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British ports comments on BCC/Port of Dover survey on preparations for post Brexit trading arrangements with the EU

Monday, 30 April 2018 | 12:00

Following the publication of a study today (Monday) by the British Chambers of Commerce and the Port of Dover, which found that many importers and exporters are not preparing for changes to customs procedures after Brexit, the British Ports Association’s Chief Executive, Richard Ballantyne suggested:

“The research underlines that there is a long way to go and that industry needs more of an indication from Government on what to to prepare for in terms of how our trading environment will look like after Brexit. The implications of leaving the EU Customs Union and Single Market means that goods travelling to and from Europe will be subject to new authorisations and other requirements. Traders will need to undertake new border process which could be most challenging for freight on lorries travelling through our ‘roll-on roll-off’ ferry port gateways, such as Dover. These ports collectively facilitate the majority of the UK’s EU trade.

It should be noted that for most other ports, the customs procedures should be relatively straightforward to achieve however there are still big questions around other frontier inspections such as port health standards which are mandated under EU law and without agreement will be difficult to overcome, particularly in respect of the UK’s exports through the EU.

There will of course be opportunities for IT solutions to customs procedures but all those in the logistics chain will need to asses how they will meet the new arrangements. We have a good working relationship with the Government who will need to look further at what it can do to limit any negative impacts, such as border delays. It will be important trade to and from the EU continues as efficiently as it does today and that there are no additional costs for those in the logistics sector.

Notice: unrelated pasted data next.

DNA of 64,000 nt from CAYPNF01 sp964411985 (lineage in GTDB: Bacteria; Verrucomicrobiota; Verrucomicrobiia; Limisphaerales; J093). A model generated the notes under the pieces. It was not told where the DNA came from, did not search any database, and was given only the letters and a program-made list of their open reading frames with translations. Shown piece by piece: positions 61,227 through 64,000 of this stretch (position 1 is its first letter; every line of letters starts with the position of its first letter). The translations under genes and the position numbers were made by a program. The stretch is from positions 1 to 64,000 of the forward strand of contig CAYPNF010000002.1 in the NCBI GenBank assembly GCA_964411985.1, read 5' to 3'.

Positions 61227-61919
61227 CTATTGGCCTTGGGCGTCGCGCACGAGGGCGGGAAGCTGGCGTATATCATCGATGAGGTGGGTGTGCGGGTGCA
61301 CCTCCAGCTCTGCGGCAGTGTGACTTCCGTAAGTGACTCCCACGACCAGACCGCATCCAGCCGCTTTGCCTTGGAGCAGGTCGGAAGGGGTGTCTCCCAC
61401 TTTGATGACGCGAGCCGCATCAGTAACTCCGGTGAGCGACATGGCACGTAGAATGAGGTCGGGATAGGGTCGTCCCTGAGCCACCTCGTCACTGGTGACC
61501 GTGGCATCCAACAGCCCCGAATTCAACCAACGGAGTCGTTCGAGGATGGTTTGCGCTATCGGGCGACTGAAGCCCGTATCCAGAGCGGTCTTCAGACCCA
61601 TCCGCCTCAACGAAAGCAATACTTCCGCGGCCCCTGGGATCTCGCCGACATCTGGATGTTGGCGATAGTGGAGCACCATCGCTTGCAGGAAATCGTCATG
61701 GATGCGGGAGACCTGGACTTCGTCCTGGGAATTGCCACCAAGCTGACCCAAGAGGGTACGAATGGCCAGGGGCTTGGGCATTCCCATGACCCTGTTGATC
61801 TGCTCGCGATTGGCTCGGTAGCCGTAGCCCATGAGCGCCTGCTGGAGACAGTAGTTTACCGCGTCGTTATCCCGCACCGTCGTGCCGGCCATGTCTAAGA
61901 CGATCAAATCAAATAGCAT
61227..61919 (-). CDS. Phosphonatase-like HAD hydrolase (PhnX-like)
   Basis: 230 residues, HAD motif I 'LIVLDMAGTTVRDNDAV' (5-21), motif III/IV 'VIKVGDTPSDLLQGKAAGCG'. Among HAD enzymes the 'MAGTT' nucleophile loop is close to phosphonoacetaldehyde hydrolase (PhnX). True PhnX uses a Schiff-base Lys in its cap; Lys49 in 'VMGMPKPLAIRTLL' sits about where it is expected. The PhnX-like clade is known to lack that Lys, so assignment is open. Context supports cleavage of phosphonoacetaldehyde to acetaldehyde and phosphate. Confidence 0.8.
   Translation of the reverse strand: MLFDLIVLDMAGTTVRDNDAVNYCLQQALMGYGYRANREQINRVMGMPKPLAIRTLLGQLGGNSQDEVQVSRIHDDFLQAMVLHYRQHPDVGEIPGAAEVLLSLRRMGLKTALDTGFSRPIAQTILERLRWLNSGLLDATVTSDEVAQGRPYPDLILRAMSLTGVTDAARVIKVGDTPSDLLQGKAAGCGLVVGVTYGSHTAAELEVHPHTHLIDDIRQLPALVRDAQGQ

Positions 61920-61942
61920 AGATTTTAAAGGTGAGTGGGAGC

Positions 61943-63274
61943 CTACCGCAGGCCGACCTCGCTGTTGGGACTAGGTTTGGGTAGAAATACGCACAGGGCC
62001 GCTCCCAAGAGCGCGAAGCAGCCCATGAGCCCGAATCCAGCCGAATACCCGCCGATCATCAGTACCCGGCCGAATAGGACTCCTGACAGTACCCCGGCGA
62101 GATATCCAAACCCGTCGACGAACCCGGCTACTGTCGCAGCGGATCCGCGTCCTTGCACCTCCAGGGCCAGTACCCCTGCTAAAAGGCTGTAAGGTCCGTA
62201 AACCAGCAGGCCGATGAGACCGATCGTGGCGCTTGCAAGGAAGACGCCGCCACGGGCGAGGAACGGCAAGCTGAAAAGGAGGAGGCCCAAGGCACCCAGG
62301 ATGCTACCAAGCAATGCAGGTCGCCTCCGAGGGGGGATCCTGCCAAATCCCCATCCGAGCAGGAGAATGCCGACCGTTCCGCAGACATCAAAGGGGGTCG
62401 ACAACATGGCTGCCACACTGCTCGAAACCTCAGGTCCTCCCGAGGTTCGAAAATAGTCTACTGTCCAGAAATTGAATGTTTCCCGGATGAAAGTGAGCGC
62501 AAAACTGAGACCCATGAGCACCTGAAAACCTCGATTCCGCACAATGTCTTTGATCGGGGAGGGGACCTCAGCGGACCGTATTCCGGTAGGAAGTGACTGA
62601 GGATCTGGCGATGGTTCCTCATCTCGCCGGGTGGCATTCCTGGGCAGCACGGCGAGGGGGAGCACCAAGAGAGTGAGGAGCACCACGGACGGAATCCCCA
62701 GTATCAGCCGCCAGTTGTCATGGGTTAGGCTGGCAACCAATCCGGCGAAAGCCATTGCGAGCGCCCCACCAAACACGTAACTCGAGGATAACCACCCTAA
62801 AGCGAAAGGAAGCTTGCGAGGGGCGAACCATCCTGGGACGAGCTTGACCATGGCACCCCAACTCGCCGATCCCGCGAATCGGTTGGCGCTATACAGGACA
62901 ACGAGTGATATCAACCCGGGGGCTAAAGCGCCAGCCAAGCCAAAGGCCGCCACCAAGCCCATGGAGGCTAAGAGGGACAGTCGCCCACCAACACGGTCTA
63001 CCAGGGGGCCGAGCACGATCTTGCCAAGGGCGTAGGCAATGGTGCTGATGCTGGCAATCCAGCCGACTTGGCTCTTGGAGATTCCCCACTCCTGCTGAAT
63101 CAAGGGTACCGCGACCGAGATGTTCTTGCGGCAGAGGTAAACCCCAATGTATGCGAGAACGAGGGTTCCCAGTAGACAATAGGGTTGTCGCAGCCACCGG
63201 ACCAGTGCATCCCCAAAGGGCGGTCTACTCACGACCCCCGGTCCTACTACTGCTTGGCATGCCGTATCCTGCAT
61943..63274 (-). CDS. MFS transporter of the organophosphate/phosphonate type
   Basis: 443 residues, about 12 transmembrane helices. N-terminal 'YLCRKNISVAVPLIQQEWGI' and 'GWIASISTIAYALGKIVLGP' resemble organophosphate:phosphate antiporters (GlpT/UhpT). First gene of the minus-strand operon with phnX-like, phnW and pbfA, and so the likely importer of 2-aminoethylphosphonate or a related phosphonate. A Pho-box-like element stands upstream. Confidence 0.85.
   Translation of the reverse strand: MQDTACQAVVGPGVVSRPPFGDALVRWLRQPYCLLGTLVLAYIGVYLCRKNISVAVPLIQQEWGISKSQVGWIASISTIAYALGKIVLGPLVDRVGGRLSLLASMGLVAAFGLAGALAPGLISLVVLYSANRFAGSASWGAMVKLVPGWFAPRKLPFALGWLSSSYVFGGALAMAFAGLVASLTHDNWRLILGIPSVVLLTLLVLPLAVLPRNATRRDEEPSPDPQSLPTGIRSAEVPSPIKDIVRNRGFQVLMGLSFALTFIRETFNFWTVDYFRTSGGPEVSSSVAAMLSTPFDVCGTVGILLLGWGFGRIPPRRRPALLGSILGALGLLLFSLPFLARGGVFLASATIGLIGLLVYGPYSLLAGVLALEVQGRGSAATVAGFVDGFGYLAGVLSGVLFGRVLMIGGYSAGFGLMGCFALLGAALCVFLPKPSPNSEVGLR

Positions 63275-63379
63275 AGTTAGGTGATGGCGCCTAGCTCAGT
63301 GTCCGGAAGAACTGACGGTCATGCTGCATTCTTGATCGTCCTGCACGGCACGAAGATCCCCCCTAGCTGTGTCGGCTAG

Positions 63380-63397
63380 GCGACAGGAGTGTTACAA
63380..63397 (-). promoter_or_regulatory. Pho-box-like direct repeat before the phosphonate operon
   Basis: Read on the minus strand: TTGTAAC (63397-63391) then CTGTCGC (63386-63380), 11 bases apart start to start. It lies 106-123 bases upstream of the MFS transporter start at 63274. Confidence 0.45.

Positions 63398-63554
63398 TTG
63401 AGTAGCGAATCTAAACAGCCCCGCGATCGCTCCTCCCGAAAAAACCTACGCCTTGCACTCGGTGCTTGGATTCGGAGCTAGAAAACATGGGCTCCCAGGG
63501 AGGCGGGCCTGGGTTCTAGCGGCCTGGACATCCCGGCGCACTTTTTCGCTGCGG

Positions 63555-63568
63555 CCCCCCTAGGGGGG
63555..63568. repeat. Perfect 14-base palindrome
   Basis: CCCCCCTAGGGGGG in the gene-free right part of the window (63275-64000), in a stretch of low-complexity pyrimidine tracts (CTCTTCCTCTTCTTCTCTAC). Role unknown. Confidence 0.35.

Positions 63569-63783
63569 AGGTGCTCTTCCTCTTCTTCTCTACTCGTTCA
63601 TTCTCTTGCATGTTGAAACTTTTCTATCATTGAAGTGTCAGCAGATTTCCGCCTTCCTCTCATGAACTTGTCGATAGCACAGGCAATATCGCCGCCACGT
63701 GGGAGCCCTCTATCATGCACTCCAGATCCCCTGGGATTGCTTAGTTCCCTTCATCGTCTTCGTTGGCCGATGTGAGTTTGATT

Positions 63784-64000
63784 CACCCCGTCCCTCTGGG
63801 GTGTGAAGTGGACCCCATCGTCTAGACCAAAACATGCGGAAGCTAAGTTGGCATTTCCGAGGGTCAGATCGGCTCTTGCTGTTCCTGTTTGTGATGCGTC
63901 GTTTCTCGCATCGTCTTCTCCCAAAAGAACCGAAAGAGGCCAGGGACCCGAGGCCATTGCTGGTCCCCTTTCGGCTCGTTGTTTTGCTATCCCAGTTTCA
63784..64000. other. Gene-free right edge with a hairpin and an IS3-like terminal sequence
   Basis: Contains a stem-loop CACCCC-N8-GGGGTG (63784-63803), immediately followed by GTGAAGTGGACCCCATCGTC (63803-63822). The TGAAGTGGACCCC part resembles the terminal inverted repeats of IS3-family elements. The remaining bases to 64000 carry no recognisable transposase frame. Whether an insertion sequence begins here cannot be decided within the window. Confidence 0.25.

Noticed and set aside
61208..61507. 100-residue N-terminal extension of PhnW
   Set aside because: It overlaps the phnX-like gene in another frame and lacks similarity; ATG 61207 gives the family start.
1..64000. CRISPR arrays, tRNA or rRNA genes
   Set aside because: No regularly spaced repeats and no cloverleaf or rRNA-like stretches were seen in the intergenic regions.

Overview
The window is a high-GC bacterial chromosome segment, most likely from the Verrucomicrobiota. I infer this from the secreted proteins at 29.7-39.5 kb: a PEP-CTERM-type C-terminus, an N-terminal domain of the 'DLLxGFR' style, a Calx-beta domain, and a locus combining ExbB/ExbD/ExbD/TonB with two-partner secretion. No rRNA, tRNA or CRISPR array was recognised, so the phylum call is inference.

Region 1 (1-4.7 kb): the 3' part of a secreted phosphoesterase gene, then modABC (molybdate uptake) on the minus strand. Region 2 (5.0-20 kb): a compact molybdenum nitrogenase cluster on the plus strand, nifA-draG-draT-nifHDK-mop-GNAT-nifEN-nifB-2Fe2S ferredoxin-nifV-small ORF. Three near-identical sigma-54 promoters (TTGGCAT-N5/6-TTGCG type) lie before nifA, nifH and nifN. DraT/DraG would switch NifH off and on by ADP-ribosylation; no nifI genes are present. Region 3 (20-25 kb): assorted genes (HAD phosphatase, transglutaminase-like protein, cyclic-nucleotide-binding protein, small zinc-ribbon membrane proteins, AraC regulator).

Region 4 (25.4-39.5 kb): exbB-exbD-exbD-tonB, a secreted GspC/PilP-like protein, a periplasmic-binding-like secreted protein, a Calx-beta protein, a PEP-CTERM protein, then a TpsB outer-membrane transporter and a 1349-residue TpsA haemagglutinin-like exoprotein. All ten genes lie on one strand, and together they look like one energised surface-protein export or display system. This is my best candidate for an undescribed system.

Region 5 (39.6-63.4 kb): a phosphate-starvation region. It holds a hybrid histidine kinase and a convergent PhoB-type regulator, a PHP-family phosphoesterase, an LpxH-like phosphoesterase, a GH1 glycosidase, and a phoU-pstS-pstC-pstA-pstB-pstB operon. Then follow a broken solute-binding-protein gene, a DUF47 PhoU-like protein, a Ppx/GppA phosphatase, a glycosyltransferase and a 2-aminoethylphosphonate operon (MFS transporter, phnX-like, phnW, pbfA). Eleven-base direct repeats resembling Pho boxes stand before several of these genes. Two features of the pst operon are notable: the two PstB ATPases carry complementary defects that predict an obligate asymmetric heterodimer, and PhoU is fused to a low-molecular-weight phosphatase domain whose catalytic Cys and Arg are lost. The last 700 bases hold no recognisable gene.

We are not a political organisation so take no view on the UK’s membership of EU Customs Union, but we do comment when political decisions are likely to have an impact on port activity. The clock is ticking and many in the ports industry are looking for funding assurances from the Government on any new post Brexit inspection border facilities that may be required.”

Richard Ballantyne

The survey, based on the responses of over 835 businesses from across the UK that export or import, found that delays at UK or EU ports would lead to considerable business disruption, particularly for those operating a just-in-time model.

This month the British Ports Association joined other ports bodies in meeting representatives of Michel Barnier’s Taskforce 50 and also separately the European Council. The Association has also recently written to the Prime Minister seeking funding assurances for new post Brexit border inspection facilities.
Source: British Ports Association

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